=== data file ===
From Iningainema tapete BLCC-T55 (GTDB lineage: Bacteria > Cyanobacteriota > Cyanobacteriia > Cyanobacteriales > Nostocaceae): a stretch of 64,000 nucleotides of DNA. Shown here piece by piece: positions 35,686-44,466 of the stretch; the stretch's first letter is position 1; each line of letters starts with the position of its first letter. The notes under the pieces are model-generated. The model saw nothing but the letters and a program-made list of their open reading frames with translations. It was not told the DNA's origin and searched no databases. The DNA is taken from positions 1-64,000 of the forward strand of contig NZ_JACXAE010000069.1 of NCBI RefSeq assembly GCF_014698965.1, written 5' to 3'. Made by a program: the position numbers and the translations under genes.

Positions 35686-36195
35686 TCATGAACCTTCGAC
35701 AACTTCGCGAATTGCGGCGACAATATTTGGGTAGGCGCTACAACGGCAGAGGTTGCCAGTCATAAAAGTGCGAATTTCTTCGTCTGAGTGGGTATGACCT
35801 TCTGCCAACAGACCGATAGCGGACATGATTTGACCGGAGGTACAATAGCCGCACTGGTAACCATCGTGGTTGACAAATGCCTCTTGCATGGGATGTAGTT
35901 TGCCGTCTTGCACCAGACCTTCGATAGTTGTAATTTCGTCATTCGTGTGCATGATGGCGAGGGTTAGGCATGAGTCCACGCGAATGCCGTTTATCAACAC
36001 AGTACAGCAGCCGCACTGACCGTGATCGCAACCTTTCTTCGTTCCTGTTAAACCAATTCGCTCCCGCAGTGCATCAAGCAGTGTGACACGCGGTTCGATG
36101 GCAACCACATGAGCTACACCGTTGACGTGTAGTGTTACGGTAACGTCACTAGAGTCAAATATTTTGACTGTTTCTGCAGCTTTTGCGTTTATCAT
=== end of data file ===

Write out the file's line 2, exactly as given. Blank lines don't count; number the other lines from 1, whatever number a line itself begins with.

Positions 35686-36195